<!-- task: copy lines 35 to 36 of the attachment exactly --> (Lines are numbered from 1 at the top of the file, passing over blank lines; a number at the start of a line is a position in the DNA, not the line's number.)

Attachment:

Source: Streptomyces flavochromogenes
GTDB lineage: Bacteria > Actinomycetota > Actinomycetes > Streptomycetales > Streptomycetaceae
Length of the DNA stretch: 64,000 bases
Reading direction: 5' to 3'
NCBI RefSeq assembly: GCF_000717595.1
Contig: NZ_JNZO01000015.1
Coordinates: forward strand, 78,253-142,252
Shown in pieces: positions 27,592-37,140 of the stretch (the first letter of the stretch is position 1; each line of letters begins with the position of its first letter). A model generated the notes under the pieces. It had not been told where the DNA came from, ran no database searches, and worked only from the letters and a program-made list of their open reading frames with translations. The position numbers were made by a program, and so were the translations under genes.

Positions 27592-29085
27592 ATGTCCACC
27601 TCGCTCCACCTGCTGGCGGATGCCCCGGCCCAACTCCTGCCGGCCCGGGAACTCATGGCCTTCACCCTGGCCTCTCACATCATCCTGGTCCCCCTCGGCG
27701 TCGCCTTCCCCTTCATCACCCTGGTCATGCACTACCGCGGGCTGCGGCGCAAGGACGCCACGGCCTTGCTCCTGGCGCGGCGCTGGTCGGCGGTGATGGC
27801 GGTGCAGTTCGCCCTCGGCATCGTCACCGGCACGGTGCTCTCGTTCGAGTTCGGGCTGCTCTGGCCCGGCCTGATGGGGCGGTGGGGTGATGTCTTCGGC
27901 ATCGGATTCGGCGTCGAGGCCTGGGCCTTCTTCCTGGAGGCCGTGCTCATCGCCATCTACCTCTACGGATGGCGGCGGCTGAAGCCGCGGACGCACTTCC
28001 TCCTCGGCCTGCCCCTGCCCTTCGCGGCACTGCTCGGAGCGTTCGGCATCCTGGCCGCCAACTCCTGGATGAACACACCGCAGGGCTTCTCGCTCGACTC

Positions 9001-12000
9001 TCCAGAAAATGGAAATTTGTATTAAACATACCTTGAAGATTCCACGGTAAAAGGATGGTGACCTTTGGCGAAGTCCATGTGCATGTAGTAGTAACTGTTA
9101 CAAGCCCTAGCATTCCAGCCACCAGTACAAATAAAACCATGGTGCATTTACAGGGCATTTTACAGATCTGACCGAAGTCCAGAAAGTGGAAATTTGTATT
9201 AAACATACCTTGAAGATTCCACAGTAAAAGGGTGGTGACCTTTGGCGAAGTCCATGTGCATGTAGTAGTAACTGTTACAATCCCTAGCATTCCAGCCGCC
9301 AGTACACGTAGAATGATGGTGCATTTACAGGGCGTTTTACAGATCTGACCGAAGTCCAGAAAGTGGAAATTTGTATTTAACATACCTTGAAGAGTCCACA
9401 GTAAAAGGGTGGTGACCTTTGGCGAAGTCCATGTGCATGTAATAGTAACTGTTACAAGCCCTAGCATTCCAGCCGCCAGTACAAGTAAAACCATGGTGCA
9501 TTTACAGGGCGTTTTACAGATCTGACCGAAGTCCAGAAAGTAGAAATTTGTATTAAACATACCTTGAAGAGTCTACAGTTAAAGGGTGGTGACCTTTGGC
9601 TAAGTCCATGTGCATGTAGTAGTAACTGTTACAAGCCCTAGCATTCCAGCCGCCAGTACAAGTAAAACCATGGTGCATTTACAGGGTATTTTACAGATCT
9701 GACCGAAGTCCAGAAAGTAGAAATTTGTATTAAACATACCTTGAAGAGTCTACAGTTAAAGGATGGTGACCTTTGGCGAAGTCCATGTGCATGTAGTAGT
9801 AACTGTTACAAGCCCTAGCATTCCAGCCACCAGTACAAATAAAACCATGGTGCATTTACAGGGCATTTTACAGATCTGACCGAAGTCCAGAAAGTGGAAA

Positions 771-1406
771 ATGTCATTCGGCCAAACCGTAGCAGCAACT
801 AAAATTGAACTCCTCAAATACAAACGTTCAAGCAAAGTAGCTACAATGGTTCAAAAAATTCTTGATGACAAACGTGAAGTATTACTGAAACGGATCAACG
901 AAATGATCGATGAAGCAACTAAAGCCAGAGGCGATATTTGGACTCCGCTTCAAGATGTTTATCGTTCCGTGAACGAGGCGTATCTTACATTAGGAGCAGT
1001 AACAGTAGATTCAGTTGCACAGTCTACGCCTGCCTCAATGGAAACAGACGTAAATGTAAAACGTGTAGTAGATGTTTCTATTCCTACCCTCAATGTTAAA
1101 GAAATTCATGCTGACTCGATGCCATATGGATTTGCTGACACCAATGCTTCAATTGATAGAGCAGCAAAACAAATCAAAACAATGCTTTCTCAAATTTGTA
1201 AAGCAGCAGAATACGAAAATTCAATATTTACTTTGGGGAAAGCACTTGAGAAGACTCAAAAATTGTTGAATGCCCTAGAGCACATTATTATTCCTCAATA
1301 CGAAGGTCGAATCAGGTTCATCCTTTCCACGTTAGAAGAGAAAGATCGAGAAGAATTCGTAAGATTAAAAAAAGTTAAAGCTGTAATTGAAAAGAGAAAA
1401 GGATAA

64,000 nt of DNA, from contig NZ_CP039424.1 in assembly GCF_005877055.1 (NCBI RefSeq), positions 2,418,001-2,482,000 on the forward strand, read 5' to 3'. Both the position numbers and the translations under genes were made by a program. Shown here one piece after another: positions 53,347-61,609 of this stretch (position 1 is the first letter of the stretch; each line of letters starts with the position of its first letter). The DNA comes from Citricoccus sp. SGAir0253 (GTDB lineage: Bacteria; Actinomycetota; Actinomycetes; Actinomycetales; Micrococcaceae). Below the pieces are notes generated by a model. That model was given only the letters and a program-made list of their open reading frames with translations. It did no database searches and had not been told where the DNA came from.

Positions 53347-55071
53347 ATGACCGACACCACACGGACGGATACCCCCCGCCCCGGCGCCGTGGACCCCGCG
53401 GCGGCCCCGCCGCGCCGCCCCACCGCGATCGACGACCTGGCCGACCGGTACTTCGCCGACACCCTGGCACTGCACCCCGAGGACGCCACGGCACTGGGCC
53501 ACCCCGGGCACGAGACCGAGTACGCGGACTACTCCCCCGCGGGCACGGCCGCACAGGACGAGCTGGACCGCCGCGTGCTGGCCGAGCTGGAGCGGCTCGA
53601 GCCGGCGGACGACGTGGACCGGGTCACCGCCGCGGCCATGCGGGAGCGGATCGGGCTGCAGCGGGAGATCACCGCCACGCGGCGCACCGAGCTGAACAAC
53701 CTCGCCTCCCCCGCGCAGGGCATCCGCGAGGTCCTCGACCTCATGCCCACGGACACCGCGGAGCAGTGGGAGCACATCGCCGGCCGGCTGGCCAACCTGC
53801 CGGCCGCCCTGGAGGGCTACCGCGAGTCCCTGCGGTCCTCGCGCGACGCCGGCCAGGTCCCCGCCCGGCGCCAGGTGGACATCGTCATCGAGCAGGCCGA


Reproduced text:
64,000 nt of DNA, from contig NZ_CP039424.1 in assembly GCF_005877055.1 (NCBI RefSeq), positions 2,418,001-2,482,000 on the forward strand, read 5' to 3'. Both the position numbers and the translations under genes were made by a program. Shown here one piece after another: positions 53,347-61,609 of this stretch (position 1 is the first letter of the stretch; each line of letters starts with the position of its first letter). The DNA comes from Citricoccus sp. SGAir0253 (GTDB lineage: Bacteria; Actinomycetota; Actinomycetes; Actinomycetales; Micrococcaceae). Below the pieces are notes generated by a model. That model was given only the letters and a program-made list of their open reading frames with translations. It did no database searches and had not been told where the DNA came from.

Positions 53347-55071